New technologies could solve Navy’s spare-part problems

Sailors from Fleet Support Unit (FSU) are developing tools that will ensure ships and submarines never run out of spare parts – creating a new standard of engineering excellence at sea.

CAPTION: Royal Australian Navy sailor Able Seaman Dillan Ackerman oversees 3D printed engineering parts at Fleet Support Unit – South East, Sydney. Story by Lieutenant Marcus Middleton. Photo by Leading Seaman Jarrod Mulvihill.

Innovative teams are leveraging new technologies and emerging developments in 3D printing that have already improved productivity dockside, ensuring Australia’s Navy fleet is maintained to a world-class, battle-ready standard at sea.

Able Seaman Ashikur Khan obtained his masters in electrical engineering before enlisting in the Royal Australian Navy and volunteered to join FSU after seeing the possibilities.

“When I saw the scope of work the Navy Centre for Innovation was carrying out with the FSU I jumped at the chance to be involved,” he said.

Having spent several years at sea, Able Seaman Khan understands the demands placed on naval technicians.

He believes that by working to develop 3D printing technology and protocols, FSU will one day solve the biggest problem naval technicians face on deployment.

“A ship cannot carry everything it needs.

“Life as a technician on deployment is about struggling for the parts we need.

“This has the potential to be a game changer for life at sea, because you can fashion what you need, as you need it,” he said.

Another member of the 3D printing team, Able Seaman Reece Douglas, believes the introduction of the practice is already solving a major problem the FSU has been facing since the COVID pandemic – supply-chain issues.

“What we previously could achieve at FSU has been severely impacted by deliveries,” Able Seaman Douglas said.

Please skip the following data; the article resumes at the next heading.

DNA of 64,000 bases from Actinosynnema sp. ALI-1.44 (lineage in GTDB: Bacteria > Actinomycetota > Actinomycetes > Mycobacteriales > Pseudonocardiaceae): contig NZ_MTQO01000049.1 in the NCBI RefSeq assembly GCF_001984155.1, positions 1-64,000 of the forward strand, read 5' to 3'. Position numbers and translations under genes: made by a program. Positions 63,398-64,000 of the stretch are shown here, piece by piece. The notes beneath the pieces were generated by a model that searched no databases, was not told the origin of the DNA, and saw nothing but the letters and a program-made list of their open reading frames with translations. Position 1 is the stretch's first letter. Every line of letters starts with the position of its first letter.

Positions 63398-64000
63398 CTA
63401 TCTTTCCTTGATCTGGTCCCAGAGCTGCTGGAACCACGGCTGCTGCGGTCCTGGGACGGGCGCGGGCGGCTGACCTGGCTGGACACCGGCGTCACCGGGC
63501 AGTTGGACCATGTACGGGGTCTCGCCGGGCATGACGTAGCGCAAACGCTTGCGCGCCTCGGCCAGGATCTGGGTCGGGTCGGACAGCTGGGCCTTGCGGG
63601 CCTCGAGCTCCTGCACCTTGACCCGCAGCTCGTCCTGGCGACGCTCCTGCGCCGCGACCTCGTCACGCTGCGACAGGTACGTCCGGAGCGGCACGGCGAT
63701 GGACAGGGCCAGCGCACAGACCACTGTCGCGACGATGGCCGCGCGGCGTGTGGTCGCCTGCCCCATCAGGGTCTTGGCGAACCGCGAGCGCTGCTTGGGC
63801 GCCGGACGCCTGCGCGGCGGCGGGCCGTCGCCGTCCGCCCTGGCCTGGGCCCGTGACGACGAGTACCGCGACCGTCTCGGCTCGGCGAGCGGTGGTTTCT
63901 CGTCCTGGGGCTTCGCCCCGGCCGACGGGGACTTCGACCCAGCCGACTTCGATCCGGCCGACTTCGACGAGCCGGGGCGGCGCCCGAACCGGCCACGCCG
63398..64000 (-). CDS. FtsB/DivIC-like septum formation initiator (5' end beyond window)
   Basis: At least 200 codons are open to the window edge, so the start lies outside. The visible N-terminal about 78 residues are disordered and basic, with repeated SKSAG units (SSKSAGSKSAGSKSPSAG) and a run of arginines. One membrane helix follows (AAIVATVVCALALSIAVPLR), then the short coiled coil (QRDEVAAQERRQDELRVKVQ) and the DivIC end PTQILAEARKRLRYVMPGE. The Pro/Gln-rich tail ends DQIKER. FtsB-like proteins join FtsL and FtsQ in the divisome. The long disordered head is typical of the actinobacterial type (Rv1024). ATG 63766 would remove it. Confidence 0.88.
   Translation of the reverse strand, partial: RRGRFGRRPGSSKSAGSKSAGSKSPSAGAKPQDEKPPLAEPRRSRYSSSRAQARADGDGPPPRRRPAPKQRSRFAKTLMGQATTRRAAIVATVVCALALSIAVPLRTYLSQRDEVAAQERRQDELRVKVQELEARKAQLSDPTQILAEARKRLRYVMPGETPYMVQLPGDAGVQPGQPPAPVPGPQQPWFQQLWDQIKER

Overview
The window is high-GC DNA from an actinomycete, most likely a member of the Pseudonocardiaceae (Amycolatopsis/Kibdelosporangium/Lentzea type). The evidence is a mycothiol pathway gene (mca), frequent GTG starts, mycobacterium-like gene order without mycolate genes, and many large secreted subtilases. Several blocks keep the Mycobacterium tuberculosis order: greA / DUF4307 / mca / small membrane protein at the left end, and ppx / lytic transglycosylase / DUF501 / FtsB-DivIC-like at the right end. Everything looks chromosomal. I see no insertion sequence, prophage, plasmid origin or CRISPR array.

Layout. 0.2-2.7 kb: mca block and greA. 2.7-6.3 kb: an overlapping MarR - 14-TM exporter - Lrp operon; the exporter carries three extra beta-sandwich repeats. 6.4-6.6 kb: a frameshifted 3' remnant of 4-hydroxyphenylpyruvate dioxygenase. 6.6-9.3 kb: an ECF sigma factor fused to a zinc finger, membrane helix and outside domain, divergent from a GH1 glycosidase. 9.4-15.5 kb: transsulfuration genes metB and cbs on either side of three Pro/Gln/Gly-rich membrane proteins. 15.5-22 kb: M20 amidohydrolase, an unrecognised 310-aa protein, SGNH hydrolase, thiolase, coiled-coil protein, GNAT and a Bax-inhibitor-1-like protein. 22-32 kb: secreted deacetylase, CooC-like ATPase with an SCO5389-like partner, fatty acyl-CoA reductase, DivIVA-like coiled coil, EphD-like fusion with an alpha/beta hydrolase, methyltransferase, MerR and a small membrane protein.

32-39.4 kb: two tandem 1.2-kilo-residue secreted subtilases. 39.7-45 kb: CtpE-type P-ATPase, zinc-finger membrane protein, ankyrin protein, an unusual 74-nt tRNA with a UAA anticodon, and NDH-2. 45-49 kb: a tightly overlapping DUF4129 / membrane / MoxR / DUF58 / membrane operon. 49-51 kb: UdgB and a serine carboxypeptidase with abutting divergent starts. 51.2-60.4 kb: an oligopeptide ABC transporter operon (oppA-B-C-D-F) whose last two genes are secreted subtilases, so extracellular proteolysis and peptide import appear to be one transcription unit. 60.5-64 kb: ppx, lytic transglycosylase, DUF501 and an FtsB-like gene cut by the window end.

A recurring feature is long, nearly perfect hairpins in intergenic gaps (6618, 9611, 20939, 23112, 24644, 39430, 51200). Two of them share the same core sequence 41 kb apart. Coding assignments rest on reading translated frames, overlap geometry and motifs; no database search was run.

“If a ship is only at port for four days, and we are waiting on parts to arrive, sometimes they never get there.

“Having the ability to print what we need ensures our ships are repaired on time.”

Originally a 3D printing hobbyist, Able Seaman Douglas said that, while in its infancy, the 3D-printing program at FSU has unlimited potential.

“My interest in 3D printing started as a hobby five years ago, and the technology was basic compared to what we can do today.

“I can only imagine the complex things that we will be able to create five years from now.”

Before joining the 3D printing team three months ago, Able Seaman Dylan Ackerman served on HMAS Adelaide and viewed the technology as a way to create temporary repairs until the ship got to port.

Now, seeing the developments, he understands the quality of work being undertaken.

“Some things we have printed don’t just have to be used for stop gaps, they are good enough to last the same lifespan as the manufactured parts,” Able Seaman Ackerman said.

“I see the potential of the program, which will one day create an unlimited warehouse of parts-to-order at sea.

“It’s exciting to be working on this project, to show its viability as a valuable asset and the potential it has for the future.”

FSU is home to the Navy’s uniformed maintenance workforce and has been developing its workforce and capabilities since the pandemic.

Currently, FSU has more than 780 personnel including officers, senior and junior sailors, and Australian Public Service staff.

FSU’s Deputy Director Operations Commander Adam Green said sailors serving with the unit were honing the skills and knowledge needed to serve on the next generation of ships and submarines.

“The fact even our junior sailors in FSU possess masters degrees illustrates the extremely specialised nature of the work required to maintain a modern navy,” Commander Green said.

“For those in the fleet who wish to learn and grow their careers, the opportunities are here.

“We are investing in areas of capability development for technology which will support the future fleet.

“This includes the associated training to allow uniformed personnel to deliver these services in the future.

“The 3D printing capability within the Base Additive Manufacturing and Repair Project is just one example of an innovative technological opportunity becoming available to sailors posted to FSU.”

FSU has five waterfront maintenance hubs spread throughout Australia that provide maintenance services to the fleet.

The majority of Navy’s technical workforce will spend some time with FSU throughout their career to master leveraging new technologies, improving productivity and promoting increased levels of innovation.

 

 


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Posted by Brian Hartigan

Managing Editor Contact Publishing Pty Ltd PO Box 3091 Minnamurra NSW 2533 AUSTRALIA

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